Raffaele Ornello, MD
Decompressive hemicraniectomy (DHC) is performed to treat malignant cerebral edema (MCE), a potentially devastating consequence of ischemic stroke. It has been hypothesized that mechanical thrombectomy (MT) procedure might prevent the need of MCE in patients with the most severe forms of ischemic stroke by restoring the blood flow in the ischemic penumbra.
To verify that hypothesis, the authors of the present study reviewed the National Inpatient Sample, a large United States dataset of hospitalized patients, to assess the trends of DHC and MT from 2012 to 2016, the years in which there was a massive implementation of MT. The study showed that the increase of MT procedure was paralleled by a sharp decrease in the number of DHCs, that was more evident after 2015, when the MT guidelines were published. Data also showed that patients undergoing MT were less likely to undergo DHC.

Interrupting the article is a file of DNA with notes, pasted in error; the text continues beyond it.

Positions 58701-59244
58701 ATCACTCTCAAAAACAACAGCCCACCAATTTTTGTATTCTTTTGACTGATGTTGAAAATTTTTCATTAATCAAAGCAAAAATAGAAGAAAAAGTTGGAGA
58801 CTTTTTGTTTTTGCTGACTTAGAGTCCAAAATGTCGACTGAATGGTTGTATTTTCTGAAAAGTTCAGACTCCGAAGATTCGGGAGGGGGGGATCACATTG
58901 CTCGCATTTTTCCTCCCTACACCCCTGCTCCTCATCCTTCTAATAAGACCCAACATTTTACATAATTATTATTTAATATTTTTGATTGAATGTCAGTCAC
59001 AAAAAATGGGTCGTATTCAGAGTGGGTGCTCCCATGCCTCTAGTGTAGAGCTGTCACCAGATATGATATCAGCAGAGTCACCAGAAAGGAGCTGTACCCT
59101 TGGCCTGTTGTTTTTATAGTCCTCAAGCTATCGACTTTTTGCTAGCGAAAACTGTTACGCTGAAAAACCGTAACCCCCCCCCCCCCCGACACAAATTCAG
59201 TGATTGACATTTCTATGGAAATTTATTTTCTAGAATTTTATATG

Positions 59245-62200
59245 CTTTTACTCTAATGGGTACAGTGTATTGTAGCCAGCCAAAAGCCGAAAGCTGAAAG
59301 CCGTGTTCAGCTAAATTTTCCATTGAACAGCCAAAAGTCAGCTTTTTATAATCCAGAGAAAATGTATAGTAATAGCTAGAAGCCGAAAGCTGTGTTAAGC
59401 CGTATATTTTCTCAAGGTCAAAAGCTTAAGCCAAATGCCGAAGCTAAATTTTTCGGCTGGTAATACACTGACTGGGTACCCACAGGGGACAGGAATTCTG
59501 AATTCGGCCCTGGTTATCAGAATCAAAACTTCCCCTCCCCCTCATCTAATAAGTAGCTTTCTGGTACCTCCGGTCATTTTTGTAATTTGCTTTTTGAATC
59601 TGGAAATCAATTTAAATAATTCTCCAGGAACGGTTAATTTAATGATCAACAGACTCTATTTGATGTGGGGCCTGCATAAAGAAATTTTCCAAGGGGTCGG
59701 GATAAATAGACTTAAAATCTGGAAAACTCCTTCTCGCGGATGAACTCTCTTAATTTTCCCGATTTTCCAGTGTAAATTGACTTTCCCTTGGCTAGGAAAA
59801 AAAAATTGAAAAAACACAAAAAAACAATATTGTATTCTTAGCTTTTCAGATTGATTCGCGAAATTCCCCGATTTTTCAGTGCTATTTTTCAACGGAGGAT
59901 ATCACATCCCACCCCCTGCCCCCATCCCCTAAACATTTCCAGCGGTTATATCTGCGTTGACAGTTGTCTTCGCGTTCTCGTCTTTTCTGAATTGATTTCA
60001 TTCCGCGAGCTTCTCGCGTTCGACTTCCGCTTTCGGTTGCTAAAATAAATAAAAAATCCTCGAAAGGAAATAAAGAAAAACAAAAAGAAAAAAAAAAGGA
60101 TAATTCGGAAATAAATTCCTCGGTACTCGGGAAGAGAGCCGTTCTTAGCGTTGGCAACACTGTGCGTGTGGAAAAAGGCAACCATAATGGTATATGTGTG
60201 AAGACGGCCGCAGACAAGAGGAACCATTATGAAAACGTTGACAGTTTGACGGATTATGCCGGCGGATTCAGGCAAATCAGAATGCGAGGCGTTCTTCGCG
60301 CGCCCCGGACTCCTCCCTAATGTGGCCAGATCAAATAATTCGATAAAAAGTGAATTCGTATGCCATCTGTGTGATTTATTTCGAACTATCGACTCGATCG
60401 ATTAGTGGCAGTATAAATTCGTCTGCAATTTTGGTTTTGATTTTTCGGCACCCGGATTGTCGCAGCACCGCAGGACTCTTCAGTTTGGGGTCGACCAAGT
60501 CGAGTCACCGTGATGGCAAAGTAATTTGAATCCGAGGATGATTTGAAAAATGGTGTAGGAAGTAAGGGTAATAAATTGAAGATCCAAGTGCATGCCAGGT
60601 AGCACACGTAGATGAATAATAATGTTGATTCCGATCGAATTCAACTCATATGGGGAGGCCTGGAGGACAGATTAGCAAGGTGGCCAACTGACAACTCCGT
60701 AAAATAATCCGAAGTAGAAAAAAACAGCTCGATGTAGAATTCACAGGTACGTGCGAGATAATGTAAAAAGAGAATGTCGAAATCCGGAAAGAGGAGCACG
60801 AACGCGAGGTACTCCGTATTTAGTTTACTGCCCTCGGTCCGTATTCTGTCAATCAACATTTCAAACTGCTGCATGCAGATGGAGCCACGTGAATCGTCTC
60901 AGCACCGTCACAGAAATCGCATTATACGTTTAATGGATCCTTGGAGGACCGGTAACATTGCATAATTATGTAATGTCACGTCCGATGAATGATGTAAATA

Those data are relevant, as they suggest that MT, a procedure with a largely favorable impact on ischemic stroke-related disability, also prevents the need for DHC, a potentially life-saving procedure with a limited impact on disability. The increasing number of MT will likely increase the load of activity of comprehensive stroke centers; however, data suggest it is worth the effort.